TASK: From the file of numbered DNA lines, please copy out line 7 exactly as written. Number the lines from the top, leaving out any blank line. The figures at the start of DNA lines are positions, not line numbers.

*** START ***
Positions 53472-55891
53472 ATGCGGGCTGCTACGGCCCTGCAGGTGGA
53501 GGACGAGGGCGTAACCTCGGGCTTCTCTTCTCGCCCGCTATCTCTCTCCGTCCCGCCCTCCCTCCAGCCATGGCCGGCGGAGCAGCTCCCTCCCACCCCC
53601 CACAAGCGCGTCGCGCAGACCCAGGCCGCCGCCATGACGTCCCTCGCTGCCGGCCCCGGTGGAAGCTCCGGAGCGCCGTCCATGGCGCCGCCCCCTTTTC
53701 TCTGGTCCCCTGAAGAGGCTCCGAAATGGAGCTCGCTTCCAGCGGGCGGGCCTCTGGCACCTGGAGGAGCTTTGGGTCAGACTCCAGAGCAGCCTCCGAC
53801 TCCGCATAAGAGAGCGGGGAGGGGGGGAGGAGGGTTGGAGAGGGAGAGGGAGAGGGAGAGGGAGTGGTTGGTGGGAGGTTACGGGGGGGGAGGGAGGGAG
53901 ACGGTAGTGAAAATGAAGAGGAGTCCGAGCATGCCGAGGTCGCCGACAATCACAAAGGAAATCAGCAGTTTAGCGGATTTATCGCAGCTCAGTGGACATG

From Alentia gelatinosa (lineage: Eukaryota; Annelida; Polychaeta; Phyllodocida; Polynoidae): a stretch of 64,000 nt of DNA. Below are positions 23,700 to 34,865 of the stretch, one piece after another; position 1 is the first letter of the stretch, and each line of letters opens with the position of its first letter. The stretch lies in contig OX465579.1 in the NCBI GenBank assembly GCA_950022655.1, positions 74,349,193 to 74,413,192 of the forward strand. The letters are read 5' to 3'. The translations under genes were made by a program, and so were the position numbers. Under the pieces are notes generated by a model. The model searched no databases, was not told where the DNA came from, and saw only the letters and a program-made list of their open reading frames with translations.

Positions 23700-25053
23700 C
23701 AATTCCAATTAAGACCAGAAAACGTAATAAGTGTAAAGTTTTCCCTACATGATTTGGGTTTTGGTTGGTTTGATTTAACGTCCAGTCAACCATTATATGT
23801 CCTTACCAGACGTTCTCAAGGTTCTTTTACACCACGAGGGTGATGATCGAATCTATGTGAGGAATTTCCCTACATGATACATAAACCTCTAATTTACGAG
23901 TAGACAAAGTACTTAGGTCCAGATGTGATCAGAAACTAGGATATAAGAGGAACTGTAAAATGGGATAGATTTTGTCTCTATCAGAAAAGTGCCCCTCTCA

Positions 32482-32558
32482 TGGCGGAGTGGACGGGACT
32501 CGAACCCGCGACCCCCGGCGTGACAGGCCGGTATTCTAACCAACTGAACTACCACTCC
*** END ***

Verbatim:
53901 ACGGTAGTGAAAATGAAGAGGAGTCCGAGCATGCCGAGGTCGCCGACAATCACAAAGGAAATCAGCAGTTTAGCGGATTTATCGCAGCTCAGTGGACATG